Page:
There would have potentially been many slaves who would NOT have been “grateful” for insubordinate actions on the part of their fellow slaves, as this could cause unnecessary pain, suffering, and death.

            Paul no doubt felt that God’s kingdom – the primary focus of Jesus’ ministry – was ultimately the only true and lasting cure for such social ills, and I agree with him.

          • Sean – I am frankly speechless. You have just confirmed, better than I ever could, the evils of fundamentalism.

            You do realize that slavery still exists in the world today?

            http://www.infoplease.com/spot/slavery1.html

            https://www.freetheslaves.net/sslpage.aspx?pid=301

            http://slaverytoday.org

            http://ngm.nationalgeographic.com/ngm/0309/feature1/

            Modern slavery (as in all ages) is frequently accompanied by rape, forced prostitution, and abusive beatings.

          • Sean Garrigan

            I’m not a fundamentalist, and the fact that slavery exists doesn’t really speak to the point I made. War exists too, yet, unlike most fundamentalists, I embrace what I consider to be the biblical pattern by not allowing myself to become embroiled in national conflicts. See “The Myth of a Christian Nation” by Gregory Boyd or “It is Not Lawful For Me to Fight”, by Jean-Michel Hornus, or almost anything by John Howard Yoder.

          • Pacificism?

            What does pacificism have to do with the horrific notion that contemporary slaves are required to follow Paul’s advice to “submit” to their abusive slavers?

            It is not your pacificism that I find disturbing.

          • Sean Garrigan

            Hard to believe that you really don’t see the problem with denying that there is a point at which the two issues intersect. Oh, well…

            I get it, though. So, if you lived in a country where slavery was prevalent, you’d surely go around telling slaves NOT to behave in a manner that would likely reduce the incidence of pain, suffering, and death, for himself and his fellow slaves and family. You and they would surely be “grateful” over the suffering that followed from your advice.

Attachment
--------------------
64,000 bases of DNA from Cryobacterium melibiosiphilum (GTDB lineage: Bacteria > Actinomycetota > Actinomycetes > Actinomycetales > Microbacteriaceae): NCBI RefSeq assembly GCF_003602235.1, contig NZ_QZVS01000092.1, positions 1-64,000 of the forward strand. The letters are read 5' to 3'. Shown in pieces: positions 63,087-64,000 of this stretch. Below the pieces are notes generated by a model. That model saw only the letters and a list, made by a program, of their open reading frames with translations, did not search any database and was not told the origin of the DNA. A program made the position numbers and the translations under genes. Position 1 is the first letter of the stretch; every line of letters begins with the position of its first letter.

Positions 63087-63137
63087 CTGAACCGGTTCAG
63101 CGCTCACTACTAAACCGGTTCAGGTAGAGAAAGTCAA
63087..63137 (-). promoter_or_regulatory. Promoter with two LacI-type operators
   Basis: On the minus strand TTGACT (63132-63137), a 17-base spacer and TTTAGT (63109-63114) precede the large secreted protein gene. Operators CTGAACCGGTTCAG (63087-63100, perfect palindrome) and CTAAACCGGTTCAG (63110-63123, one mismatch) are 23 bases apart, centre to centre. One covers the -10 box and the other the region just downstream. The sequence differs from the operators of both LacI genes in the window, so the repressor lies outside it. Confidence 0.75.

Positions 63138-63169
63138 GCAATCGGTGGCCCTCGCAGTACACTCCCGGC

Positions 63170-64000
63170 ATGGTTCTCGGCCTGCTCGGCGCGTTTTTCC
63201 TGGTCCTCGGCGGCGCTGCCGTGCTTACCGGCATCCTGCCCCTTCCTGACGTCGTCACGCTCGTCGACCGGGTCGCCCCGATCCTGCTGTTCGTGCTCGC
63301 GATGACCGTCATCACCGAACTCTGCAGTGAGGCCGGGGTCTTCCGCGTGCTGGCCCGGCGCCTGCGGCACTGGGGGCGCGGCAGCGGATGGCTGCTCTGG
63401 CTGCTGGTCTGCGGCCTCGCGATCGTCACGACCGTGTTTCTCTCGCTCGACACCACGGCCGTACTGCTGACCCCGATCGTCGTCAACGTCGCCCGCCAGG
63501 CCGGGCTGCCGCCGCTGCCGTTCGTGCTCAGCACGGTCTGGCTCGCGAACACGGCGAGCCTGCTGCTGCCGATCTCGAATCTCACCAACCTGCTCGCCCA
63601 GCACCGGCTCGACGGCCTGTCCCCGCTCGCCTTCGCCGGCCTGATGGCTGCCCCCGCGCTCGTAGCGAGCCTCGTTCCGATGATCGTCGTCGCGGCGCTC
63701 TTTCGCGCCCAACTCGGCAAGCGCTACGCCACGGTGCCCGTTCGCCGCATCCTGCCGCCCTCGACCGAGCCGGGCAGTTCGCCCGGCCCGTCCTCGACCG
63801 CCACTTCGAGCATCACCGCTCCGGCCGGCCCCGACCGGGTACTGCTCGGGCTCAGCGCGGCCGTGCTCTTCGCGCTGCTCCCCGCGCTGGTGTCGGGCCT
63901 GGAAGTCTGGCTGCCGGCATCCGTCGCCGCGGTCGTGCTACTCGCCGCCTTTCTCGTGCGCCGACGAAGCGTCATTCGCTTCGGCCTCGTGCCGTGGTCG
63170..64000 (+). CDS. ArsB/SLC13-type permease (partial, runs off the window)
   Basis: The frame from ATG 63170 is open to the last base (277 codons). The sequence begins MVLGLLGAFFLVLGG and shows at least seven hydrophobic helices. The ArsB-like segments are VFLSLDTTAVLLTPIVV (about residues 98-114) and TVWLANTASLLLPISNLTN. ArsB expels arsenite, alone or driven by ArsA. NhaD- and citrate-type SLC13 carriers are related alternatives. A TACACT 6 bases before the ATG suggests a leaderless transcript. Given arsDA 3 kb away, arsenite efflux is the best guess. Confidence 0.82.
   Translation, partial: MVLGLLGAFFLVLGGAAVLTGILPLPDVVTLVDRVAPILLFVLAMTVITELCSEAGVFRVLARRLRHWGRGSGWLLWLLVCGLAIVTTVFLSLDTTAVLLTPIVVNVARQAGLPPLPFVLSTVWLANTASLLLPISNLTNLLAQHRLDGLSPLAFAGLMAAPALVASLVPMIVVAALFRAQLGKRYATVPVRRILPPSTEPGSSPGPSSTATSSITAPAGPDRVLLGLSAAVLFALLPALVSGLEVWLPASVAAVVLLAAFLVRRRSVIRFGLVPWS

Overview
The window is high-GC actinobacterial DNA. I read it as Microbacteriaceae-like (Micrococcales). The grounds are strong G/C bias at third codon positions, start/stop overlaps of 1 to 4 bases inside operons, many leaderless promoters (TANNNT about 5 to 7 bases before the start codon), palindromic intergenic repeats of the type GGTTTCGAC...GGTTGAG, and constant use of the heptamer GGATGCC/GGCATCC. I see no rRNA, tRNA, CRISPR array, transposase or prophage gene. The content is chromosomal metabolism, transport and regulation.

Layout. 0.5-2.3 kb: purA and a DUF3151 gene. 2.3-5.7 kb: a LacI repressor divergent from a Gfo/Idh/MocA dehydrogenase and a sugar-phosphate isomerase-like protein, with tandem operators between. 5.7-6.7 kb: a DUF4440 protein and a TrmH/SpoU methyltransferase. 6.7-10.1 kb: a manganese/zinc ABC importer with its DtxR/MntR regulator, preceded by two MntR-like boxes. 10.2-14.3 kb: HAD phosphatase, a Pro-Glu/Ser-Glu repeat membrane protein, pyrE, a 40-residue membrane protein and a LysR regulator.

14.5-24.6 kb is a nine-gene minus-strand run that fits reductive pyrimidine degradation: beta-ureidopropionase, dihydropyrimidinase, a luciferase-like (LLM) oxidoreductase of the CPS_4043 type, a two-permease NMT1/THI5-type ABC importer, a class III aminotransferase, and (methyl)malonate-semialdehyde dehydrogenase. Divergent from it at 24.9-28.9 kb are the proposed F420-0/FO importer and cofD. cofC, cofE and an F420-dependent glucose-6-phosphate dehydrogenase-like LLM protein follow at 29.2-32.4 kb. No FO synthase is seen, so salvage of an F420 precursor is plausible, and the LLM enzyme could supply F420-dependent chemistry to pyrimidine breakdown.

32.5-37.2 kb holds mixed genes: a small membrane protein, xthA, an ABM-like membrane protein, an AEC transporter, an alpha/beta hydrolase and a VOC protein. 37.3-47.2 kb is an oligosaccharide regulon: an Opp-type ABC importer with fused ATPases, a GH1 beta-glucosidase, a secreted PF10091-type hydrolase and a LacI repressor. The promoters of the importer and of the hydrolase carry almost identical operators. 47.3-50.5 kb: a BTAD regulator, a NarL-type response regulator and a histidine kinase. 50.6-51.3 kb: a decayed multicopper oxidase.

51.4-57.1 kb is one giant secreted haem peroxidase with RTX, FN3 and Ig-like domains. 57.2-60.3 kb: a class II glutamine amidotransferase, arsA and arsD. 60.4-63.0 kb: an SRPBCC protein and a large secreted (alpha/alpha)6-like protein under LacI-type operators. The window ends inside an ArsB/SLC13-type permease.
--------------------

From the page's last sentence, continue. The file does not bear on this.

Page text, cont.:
• Ah, Sean, I do live in a country where slavery was prevalent. Are you really telling us we would all be better off if the American slaves had just submitted to their abusive masters?

            The Quakers in American history were instrumental abolitionists. They were pacifists who actively supported the cause of fugitive slaves.

          • Sean Garrigan

            You seem to be totally missing the point, Beau. Paul’s pragmatic approach to a reality of his time doesn’t suggest that he “embraced” slavery. That’s the point at issue, in case you’d like to get back to it.

          • No, Sean, no matter how snidely you suggest I am “missing the point”, you are the one who is suggesting that Paul’s advice for slaves to submit to their masters is still relevant. Or are you now backpedalling to say that Paul’s approach is only for the “reality of his time”?

            Your vacuous worry over the semantics of “embraced” may be a point at issue for you, not for me. I had forgotten why I find interactions with you so tiresome. You always end up introducing silly little “gotcha” scenarios (“So, if you lived in a country …”), and when I answer in kind, you become petulant and accuse me of “missing the point” and say I should “get back to it”. Give me a break.

          • Sean Garrigan

            No, Beau, you are missing the point, completely. Just go back and read the thread from the beginning. All I ever intended to suggest was that James was overstating his case by saying that Paul “embraced” slavery. This isn’t a minor issue over semantics. Words have meaning and those meanings are important, esp when it comes to honestly portraying the actions and character of others. There is rather important difference between taking a pragmatic approach to an institution of your time and “embracing” that institution.

            And you think dialogue with me is tiresome? Sheeesh! You’ve been shooting the equivalent of intellectual spitballs at me since just about the day we “met”. You are quite attuned to the straw in the other’s eye, but blind to the rafter in your own.